PHOTO: Downturns in business can be upsetting to travel agents, but there is hope on the horizon. (photo courtesy of Thinkstock)
Thanks to travel limitations set down by the new administration—whether they are challenged or not—times are a changin’ (and affecting the travel industry).
Some agents aren’t seeing any effect on their bottom line at all (yet?), while others are finding that business has been slowing a bit.
It doesn’t surprise Danielle Dougan of StudentUniverse, that there has been a slowdown.
“For the period January 27, 2017, (the day the travel ban was instated) through February 5, 2017, bookings from the UK to the US on studentuniverse.com were down 19%, year over year,” said the public relations manager.
“We see these types of peaks and valleys after a lot of major world events. Other examples would be Brexit and during the Zika outbreak, so it is not a huge surprise.”
Margie Lenau of Wonderland Family Vacations hasn’t had a downturn in business at all, but the destinations that her clients want have changed.
“My travel to Mexico has increased,” said Lenau. “That may be because I take the time to talk with my clients about the political climate that we see recently, and we discuss any concerns that they may have. Mexico has become a great value now, and you get a lot for your dollar. I have seen a slight decrease in travel to Europe, which I think may be [due to] the concern of remaining safe there.”
Some reports suggest that the travel industry is hurting right now because of the travel ban and other changes. Others show that the market remains hot, albeit different.
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Mary Catherine Sinkule Travel, an affiliate of Travel Experts, also isn’t experiencing a slump but said that she has strategies she implements if her business suddenly downturns:
“I usually promote a popular destination through social media, like Facebook and Instagram,” she said. “I get immediate feedback, and people will call me to book that destination.”
If you are a travel agent who has been hit hard by recent events, Sinkule advises you not to get discouraged.
“Our business comes in waves,” she said. “Keep your head up and keep promoting. Hard work does pay off. Try to upsell your existing clients or focus on your own travel for once. You do have to travel well in order to sell well.”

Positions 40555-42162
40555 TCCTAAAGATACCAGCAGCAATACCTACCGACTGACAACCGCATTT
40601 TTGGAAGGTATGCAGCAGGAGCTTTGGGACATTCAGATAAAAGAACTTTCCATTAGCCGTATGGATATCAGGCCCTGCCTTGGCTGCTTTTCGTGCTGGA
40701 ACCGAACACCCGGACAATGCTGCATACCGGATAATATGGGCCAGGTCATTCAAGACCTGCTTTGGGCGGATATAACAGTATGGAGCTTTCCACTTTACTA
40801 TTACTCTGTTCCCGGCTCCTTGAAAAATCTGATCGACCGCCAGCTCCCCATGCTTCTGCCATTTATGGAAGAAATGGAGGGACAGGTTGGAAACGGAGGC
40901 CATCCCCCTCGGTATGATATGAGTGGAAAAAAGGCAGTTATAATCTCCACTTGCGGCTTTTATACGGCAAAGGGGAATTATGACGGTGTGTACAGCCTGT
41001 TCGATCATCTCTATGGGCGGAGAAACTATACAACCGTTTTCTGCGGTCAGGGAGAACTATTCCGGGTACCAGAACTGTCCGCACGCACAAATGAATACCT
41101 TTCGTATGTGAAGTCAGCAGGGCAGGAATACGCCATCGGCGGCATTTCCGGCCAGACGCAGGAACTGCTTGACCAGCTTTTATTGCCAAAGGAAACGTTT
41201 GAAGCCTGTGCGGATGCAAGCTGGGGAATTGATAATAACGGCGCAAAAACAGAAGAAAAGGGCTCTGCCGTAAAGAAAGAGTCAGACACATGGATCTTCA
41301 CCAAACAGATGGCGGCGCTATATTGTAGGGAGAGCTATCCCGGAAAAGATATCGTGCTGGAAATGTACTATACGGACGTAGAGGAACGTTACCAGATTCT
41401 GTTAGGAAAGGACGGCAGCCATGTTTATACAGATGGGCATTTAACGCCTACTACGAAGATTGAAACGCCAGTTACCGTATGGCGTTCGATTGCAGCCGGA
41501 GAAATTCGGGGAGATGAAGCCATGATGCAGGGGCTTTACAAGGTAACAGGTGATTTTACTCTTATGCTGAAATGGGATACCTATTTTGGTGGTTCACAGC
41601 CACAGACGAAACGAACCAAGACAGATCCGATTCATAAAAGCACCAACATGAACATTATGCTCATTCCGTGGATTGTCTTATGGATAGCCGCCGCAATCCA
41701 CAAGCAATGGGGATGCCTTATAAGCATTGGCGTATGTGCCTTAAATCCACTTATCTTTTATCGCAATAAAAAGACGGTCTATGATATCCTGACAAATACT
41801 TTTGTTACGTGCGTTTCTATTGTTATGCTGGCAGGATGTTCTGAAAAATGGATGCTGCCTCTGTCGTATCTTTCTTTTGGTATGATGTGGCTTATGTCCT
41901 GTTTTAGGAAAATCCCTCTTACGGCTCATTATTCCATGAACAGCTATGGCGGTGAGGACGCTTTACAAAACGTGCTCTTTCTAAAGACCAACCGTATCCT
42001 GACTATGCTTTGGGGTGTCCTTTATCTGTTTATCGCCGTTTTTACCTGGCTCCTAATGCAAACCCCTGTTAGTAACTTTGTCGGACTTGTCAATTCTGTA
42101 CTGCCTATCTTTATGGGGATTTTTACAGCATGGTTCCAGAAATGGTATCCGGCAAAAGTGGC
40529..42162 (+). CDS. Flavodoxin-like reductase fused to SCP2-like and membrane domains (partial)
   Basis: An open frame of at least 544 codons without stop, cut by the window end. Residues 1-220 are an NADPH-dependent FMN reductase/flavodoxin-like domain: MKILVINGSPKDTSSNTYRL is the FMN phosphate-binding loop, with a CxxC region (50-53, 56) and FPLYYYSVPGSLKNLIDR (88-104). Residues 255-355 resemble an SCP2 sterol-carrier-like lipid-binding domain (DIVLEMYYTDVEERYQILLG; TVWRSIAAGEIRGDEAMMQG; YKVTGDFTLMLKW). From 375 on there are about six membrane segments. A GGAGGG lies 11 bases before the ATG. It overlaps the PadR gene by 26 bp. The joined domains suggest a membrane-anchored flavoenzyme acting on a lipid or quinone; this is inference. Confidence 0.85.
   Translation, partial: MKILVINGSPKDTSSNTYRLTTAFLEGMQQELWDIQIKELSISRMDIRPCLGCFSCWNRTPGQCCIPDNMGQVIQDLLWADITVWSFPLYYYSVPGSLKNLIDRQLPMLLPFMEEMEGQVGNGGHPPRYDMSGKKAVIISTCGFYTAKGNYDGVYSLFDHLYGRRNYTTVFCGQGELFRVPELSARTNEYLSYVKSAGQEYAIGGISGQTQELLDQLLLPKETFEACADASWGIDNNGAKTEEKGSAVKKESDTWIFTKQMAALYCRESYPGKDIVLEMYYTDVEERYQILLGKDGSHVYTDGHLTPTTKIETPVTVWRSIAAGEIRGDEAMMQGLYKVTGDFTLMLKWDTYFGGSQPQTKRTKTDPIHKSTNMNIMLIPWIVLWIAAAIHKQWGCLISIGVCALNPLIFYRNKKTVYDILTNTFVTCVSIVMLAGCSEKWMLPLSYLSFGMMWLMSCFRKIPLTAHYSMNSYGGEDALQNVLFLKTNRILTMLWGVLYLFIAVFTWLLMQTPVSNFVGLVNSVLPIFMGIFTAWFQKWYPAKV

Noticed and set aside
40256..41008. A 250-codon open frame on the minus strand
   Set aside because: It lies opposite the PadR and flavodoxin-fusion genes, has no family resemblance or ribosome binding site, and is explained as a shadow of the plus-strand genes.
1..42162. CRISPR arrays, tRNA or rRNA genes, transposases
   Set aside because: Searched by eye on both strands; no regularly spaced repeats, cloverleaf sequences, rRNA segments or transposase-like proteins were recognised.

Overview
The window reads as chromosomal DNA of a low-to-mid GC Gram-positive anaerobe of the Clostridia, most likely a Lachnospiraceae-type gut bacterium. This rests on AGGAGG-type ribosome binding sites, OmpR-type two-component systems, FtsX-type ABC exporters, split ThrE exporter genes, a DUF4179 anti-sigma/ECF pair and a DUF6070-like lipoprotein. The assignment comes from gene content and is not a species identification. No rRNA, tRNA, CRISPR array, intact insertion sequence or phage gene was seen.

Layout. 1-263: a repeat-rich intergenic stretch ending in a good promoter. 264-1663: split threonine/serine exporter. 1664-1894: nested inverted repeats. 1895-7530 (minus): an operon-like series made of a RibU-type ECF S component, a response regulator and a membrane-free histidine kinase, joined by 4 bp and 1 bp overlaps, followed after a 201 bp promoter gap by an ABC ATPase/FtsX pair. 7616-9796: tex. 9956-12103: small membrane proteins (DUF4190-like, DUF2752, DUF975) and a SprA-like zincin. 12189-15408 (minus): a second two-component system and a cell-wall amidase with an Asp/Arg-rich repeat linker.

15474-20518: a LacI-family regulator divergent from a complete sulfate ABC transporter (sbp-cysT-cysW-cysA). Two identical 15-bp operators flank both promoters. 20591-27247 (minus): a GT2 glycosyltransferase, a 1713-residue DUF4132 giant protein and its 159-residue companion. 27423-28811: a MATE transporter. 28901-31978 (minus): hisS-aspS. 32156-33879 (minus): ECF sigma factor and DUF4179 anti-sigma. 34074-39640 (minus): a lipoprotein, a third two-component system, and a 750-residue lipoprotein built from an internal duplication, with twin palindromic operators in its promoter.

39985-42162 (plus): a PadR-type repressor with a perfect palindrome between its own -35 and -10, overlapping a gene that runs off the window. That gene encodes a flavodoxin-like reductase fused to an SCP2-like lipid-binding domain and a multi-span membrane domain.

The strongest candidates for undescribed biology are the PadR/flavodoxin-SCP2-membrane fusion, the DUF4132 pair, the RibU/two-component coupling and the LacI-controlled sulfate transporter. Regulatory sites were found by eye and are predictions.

Greg Antonelle of MickeyTravels LLC said he has only had one recent cancellation, but otherwise business is fine.
“We are not seeing a downturn in business at all,” he said. “The only instance that we’ve had due to recent politics is that one of our international families of royalty (a Prince of a foreign country, which is an ally to the US) cancelled a vacation shortly after the election due to the political climate we’re now in. They claim they will rebook once things settle down a bit.”
Olga Leonetti, a travel professional with Travel the Skies, advises agents to use any downtime to reorganize.
“Preparing for downtime sometimes can be challenging to any business,” said Leonetti. “It gives me time to reorganize as to what has worked and what has not worked in the past year.”
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She also suggests being ahead of the curve: “Knowledge is key in the travel industry and keeping up with the changes is also very important,” said Leonetti.
“Know the products out there; Stay up-to-date on the new resort openings and changes to those that already are in place, and attend webinars and familiarization trips.”
When business is down, get out and push.
“Get out into the community through local events and trade shows,” Leonetti said. “Being a home-based travel agent, most times people do not know you even exist unless you get out there and present yourself and you can't always rely on word of mouth.”
Most importantly, Lenau said to reassure clients who might be getting skittish during a downturn.
“I have had clients ask about traveling during this time,” she said. “I reassure them that if their papers -- passport and government issued ID – are in order, they should be safe to travel. If they are still concerned, I recommend that they do not leave the USA.”
Nobody knows what will happen tomorrow, but agents can stay educated, prepared and active. There are always opportunities.